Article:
Learning Through Podcasts

Throughout my technology in the classroom course we have been covering all types of technology resources that we can use to teach and also use as a learning tool of our own. Recently we discussed the use of podcasts as a way to continue learning through other means than just the teacher lecturing. Before I took the plunge into this program at Marymount I was a health science professional with my main focus on college athletics. As a trainer, coach, or even athlete the world and communities of athletics is huge! I would frequently listen to podcasts to stay up to date on the new sciences of exercise and learn new things that helped me help my athletes. That being said, I guess I should not have been so surprised that educators have that same community and are able to also login and listen to podcasts geared towards them.


 Two of the Radio Stations you can find on BAM! Radio Network. 

BAM! Radio Network is a podcast network created by early childhood educators that began as a single online radio station with the goal of bringing ” parents the latest insights and wisdom from the leading experts in the fields of early childhood education, physical education/motor development, play research, child development, and the neurosciences.” In 2008 the creators expanded who they broadcasted through as they realized that educators and administrators also were logging in and listening. Today BAM! Radio is the largest educational radio network in the world.

When navigating their website one is able to choose from a variety of drop downs with podcasts geared towards educators, leaders, or parents. From there there are hundreds upon thousands of radios and podcasts to listen to and learn from. I listened to a podcast off of New Teacher Chat Radio; 3 Ways to Write Consistently Great Lesson Plans. Lisa Dabbs and Angela Watson discuss easy ways to create a lesson plan that aims to reach a standard while also feeling free to add other creative aspects that you as a teacher know your students will learn well from. It was a great podcast, especially for me being a new teacher, and reassured me that you will learn and it just takes time and experience. You will only learn from trying new things and having lessons that fail is not a bad thing.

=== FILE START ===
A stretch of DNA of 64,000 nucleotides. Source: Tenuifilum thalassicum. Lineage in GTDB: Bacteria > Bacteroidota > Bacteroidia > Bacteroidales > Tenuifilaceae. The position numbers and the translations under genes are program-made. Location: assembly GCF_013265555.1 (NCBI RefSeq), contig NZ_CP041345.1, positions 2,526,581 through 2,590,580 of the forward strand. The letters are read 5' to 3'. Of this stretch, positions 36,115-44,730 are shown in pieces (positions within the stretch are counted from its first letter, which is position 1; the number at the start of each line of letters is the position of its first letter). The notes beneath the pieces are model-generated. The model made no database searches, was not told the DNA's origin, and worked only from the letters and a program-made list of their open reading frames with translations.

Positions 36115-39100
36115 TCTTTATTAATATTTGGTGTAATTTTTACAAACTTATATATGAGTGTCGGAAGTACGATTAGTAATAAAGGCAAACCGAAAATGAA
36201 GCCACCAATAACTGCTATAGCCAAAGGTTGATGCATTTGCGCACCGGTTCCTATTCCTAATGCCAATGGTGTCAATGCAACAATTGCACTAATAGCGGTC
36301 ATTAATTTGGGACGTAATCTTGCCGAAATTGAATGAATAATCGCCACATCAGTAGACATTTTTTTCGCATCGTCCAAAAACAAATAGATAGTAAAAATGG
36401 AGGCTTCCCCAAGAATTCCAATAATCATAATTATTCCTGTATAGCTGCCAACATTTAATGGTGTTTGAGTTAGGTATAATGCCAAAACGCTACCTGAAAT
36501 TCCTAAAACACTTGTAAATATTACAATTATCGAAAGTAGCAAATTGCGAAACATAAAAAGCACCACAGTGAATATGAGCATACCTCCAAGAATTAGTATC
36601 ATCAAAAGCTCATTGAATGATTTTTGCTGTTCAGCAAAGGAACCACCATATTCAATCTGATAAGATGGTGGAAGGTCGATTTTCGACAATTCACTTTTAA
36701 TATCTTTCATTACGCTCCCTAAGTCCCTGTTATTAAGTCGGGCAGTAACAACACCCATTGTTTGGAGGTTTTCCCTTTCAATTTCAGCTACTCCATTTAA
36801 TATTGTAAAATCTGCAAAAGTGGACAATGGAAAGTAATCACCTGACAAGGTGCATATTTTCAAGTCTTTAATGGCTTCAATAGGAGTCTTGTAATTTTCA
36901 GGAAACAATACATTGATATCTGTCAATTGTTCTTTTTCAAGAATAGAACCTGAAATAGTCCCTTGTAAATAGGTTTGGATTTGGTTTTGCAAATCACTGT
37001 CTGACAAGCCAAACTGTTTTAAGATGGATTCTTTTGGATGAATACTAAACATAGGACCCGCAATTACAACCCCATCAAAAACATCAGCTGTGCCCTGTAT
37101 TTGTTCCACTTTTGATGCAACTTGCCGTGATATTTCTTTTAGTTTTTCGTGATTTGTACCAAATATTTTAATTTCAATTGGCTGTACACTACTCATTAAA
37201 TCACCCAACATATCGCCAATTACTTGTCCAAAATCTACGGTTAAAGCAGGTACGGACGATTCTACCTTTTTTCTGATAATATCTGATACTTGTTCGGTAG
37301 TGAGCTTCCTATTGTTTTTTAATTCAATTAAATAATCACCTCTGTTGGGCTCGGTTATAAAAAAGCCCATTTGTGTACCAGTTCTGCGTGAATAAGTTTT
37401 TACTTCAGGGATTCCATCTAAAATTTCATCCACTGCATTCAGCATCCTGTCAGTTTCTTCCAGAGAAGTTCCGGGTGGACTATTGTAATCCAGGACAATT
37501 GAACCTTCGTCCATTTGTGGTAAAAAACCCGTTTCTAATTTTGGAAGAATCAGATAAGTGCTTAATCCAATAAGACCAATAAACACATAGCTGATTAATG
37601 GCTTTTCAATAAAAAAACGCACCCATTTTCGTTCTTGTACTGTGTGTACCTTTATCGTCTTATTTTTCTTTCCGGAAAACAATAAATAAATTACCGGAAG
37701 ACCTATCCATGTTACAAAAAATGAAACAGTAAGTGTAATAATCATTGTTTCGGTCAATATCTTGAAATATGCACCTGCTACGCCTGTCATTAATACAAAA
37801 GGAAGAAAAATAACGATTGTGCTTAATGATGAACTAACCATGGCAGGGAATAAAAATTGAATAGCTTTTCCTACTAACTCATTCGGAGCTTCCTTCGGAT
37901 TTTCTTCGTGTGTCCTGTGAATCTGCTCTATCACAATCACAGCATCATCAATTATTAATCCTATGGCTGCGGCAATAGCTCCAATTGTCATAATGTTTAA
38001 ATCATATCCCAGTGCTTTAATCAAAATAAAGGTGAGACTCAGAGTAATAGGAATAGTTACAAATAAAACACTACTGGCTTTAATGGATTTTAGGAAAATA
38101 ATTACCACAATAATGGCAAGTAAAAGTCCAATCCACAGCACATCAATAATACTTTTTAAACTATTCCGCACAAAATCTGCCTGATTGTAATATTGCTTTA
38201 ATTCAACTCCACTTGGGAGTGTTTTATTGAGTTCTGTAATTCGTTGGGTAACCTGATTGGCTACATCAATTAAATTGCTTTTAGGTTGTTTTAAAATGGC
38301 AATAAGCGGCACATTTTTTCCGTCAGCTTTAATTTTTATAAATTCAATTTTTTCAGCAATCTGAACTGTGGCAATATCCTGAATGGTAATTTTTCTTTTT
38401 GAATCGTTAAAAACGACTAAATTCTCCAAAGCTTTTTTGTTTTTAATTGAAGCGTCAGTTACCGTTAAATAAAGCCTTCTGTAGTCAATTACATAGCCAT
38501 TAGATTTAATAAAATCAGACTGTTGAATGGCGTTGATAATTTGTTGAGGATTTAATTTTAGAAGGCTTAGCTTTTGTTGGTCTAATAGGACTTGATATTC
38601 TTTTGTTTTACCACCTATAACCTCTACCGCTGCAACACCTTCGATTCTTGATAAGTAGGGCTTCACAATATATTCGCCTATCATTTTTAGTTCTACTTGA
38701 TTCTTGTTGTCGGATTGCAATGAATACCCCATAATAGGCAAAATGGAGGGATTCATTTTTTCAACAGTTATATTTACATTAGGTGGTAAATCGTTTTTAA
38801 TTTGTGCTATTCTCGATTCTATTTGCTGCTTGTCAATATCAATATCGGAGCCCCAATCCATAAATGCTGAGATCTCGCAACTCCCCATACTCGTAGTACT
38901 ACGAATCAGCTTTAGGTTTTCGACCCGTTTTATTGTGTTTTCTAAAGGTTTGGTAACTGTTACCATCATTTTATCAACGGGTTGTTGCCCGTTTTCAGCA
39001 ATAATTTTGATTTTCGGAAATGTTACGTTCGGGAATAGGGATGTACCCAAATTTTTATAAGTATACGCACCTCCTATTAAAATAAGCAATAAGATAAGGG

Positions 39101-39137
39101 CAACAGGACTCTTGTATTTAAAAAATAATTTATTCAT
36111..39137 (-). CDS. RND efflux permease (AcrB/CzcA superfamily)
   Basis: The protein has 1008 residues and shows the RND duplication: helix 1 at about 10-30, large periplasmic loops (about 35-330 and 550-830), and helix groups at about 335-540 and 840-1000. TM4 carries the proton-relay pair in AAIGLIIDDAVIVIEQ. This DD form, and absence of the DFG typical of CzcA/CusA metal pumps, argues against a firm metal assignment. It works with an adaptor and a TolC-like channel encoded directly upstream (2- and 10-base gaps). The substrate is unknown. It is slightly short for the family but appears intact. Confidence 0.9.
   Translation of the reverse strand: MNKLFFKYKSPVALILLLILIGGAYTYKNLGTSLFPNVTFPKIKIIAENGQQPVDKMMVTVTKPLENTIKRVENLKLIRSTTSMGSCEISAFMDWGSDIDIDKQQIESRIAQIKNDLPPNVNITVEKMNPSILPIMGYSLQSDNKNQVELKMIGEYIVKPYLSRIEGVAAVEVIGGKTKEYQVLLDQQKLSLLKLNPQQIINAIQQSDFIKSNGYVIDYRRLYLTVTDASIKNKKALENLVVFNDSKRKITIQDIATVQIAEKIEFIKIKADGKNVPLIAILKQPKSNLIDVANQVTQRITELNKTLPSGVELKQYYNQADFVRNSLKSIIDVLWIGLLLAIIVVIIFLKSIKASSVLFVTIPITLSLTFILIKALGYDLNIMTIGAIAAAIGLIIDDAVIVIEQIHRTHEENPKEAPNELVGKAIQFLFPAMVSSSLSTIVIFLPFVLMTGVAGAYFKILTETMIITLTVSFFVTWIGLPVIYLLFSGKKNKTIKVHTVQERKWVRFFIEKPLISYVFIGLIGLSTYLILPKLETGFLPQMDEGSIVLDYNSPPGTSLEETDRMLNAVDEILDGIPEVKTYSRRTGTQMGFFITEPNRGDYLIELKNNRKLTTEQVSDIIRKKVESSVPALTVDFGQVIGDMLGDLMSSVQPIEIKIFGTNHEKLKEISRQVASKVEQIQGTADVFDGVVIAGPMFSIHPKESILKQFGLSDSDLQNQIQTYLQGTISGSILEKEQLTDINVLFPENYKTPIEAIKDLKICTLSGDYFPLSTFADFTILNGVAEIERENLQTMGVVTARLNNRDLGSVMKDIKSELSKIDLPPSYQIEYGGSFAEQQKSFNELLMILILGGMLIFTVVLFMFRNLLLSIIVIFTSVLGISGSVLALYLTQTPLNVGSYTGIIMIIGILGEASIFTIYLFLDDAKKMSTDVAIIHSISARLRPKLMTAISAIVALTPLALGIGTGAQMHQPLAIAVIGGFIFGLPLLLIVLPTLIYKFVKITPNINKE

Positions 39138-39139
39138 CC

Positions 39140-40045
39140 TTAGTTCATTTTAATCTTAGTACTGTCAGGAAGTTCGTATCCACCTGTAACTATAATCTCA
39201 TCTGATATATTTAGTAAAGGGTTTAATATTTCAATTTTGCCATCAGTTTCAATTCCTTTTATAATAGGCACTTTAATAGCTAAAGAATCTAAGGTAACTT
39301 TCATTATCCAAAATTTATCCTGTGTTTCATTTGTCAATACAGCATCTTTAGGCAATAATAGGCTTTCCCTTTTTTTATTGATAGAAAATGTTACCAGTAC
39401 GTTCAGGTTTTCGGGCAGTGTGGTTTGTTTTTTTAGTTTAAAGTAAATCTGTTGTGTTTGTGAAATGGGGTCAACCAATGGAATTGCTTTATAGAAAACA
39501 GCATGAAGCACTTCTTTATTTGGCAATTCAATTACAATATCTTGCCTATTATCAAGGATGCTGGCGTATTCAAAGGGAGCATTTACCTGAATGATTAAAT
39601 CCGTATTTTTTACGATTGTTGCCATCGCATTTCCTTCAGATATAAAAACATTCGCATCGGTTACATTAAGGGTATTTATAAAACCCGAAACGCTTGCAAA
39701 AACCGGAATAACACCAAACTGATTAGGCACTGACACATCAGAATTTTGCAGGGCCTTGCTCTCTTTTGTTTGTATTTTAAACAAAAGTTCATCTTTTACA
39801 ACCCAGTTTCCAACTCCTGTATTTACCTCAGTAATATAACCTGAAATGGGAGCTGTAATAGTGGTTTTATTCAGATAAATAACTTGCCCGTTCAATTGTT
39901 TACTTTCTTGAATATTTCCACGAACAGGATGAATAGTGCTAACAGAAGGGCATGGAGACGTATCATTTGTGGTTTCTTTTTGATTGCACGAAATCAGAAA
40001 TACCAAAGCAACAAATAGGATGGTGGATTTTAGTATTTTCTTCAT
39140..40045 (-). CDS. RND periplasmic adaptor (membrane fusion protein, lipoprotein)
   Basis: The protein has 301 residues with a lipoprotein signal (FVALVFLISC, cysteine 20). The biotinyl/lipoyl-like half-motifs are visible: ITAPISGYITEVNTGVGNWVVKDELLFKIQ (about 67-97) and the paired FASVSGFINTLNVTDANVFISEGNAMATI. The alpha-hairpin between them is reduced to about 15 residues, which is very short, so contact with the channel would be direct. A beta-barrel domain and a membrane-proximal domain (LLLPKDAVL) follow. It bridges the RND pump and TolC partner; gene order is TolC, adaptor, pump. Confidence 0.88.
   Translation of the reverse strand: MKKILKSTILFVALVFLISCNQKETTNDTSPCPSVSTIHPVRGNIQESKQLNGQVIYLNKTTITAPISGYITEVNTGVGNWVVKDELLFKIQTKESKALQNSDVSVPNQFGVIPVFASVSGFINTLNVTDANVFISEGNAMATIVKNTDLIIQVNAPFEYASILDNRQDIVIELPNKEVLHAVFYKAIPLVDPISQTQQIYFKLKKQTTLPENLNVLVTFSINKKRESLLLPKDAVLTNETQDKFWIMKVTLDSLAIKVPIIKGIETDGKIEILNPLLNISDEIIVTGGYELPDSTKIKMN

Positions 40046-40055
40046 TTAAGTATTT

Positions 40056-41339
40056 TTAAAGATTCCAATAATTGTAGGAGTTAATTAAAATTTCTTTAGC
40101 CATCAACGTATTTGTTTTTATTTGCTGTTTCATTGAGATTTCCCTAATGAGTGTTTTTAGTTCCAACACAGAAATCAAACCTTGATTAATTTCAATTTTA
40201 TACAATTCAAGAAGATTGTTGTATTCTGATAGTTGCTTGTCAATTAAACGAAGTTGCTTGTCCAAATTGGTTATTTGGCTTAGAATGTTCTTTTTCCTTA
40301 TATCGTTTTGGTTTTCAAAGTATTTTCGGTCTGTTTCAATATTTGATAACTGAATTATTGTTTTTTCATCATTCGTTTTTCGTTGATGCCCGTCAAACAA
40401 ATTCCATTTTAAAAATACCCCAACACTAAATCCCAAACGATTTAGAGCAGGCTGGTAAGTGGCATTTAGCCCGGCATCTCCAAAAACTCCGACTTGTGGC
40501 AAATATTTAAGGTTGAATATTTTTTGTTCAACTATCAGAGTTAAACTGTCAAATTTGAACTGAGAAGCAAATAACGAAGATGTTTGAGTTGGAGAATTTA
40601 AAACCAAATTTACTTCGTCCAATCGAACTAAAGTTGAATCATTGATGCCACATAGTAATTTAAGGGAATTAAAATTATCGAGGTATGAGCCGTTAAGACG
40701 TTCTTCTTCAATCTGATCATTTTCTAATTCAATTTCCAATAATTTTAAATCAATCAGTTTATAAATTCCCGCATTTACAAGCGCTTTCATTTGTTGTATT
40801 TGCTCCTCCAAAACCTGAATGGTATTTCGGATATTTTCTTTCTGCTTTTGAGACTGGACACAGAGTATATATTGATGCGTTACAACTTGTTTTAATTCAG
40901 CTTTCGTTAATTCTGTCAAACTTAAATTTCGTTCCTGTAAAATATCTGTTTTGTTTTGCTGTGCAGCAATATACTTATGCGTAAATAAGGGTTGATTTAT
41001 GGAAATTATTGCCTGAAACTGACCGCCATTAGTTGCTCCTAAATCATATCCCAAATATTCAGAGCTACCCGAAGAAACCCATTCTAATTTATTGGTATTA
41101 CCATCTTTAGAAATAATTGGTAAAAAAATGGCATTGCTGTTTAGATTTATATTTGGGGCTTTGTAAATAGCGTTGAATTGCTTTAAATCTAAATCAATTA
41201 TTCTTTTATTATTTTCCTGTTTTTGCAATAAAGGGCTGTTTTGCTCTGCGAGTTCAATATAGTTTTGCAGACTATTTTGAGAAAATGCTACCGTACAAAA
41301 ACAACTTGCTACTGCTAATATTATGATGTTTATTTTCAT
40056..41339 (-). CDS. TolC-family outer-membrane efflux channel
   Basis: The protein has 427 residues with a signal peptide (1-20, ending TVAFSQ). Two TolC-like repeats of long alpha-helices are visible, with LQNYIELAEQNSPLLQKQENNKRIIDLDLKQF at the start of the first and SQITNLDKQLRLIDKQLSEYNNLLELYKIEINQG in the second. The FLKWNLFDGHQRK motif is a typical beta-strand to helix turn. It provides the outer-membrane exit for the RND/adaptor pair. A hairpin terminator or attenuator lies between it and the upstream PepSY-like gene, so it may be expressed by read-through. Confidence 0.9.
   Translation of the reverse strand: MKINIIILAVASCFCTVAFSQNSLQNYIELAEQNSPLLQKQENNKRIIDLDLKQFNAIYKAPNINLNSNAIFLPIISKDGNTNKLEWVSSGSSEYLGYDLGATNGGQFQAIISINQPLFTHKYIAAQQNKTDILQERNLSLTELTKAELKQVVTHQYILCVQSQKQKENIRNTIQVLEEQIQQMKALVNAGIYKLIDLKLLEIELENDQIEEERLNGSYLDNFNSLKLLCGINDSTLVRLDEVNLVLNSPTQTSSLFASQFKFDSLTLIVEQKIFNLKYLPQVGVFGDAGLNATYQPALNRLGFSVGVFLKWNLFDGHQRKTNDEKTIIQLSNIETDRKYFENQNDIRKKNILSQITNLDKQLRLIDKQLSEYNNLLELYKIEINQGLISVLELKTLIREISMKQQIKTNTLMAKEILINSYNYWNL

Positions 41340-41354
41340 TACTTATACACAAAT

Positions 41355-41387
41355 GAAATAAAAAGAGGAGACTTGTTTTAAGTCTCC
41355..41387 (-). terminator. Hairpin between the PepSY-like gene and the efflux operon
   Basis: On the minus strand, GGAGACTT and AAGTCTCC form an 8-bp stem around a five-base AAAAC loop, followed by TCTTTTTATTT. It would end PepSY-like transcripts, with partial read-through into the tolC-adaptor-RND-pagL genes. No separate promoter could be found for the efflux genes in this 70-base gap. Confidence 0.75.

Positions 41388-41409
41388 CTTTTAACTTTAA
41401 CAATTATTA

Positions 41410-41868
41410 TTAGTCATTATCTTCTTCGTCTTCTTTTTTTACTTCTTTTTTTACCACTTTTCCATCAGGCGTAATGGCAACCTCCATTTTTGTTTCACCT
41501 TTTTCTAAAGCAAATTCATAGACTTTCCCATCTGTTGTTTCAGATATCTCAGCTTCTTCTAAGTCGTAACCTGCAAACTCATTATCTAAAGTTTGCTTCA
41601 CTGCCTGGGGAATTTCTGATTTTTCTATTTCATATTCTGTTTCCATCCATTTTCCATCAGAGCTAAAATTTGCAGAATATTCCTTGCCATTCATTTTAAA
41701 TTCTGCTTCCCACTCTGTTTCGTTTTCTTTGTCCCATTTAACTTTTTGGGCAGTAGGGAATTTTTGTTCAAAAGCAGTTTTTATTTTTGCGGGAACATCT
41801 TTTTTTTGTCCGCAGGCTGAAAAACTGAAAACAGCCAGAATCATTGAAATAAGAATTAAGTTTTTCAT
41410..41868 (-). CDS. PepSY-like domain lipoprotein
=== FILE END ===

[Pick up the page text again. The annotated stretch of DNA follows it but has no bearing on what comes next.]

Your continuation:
I also listened to another podcast on the station Taboo; Confession: I Don’t Like All of My Students and Some I Really Dislike. I really liked this station because the speakers cover topics that some teachers are not very open to speaking about. When you hear that everyone has these negative experiences or has these thoughts it makes you feel better and understand that you are not alone and other teachers and educators are there to help you through it. On the topic of not liking all children they spoke about their experiences with groups or individuals who they did not like. Rae Pica, William Chamberlain, David Bloomfield, Nancy Blair,  and Joan Young discuss and help you understand strategies to not allowing these students to have a negative effect on your teaching. The one thing I really took away from this podcast was that although we may feel like we need to connect and become friends with these students that will not always be the case so we need to look for ways around those students who are not on our good side and learn the best ways to deal with their behavior.

As a teacher I would probably follow some of these podcasts as I begin my first few years and even after as I look for more ideas and support. For my students, I am not completely convinced that a podcast would work as a learning method. There are no visuals and they are basically listening to a conversation occur. For high school aged children it would be a little more reasonable to assign a podcast as a home assignment but for the middle school and elementary aged children I do not think they would get much out of it, assuming they would actually listen. In a creative light, having students create and run a podcast channel is a great way to not only have kids teach kids but also allow them to use any type of creativity they may have.




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